Aeryn and I both started on Lifeboats.  I joked that this game needs a lot more alcohol.  It's a voting/positioning game.  Basically you want to get as many of your survivors to the islands as possible.  Islands are worth varying points.  Your survivors come in two flavors, one vote and two.  Each turn you vote for a boat that leaks.  You vote someone off the boat if there's no space for everyone plus the leaks.  You vote for a boat to move.  You all hop out of one boat each and have to enter a different boat. There's a trumping mechanism with the cards if you think everyone is out to get you.  So not so exciting with a group of strangers.  Likely much better with a group of people where you have an inkling about their decisions.

I played 5 Tribes while Aeryn went off to run some games [probably Wingspan].  I love this game.  It's got a mancala style of play where you pick up all the meeples on one square and then drop them one by one and the last one you play has to match a meeple in the target square and you take all of the meeples of that color and the color then determines a specific action, as does the square itself.  Some genii with special powers and set collection round out the point grabs.  A great group which made it that much more fun.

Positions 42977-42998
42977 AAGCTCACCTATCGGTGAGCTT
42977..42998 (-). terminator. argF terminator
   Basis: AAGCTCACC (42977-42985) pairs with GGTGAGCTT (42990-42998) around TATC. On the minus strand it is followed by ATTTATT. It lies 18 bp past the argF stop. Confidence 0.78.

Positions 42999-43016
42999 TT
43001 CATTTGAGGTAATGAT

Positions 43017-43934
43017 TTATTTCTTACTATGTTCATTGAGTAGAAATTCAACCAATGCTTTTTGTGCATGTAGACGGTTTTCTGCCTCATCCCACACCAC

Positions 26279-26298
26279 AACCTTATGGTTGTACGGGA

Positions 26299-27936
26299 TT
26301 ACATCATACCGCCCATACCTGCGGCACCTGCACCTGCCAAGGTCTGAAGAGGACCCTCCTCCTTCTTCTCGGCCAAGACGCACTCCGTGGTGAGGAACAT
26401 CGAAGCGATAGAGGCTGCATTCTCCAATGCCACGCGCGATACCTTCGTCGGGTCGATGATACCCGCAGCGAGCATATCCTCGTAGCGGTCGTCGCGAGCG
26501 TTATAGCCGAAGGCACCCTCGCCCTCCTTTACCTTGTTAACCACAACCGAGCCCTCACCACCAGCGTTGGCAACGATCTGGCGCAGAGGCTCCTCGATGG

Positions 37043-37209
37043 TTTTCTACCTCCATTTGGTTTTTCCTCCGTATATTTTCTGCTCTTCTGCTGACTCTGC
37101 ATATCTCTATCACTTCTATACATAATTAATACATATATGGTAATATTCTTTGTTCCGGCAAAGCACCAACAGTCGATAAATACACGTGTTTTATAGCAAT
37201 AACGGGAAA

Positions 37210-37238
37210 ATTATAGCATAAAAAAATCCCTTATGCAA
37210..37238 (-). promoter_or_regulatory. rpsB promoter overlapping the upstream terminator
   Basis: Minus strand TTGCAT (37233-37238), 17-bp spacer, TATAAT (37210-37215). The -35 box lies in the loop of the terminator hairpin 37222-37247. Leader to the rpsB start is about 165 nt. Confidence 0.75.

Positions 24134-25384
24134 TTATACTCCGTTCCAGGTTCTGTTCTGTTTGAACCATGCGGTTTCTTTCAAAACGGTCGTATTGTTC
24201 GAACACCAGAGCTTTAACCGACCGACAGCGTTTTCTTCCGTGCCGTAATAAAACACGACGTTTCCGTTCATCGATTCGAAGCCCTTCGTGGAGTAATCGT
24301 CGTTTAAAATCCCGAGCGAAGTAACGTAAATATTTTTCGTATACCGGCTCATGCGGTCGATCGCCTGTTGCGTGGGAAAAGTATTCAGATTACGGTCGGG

Arkham Horror 3rd Ed.  We played from 6 p.m. to 10 p.m. and pretty much used up the whole time.  Your characters are trying to power up with skills and implements and find clues and stomp "doom".  Too much doom, bad things happen.  Find the clues, good things happen in the story line.  We failed hard at getting the clues earlier, although they just dumped on us later.

This is me, roaming the hood cleaning up doom and not doing much clue finding or monster ass kicking.

I loved this guys' character.  I joked that he looked like Joshua Jackson from Fringe running around shirtless.  One of the cards I read out loud for his encounter noted that it had rained on him and water and light were glistening off him.  Much funnier when he's shirtless.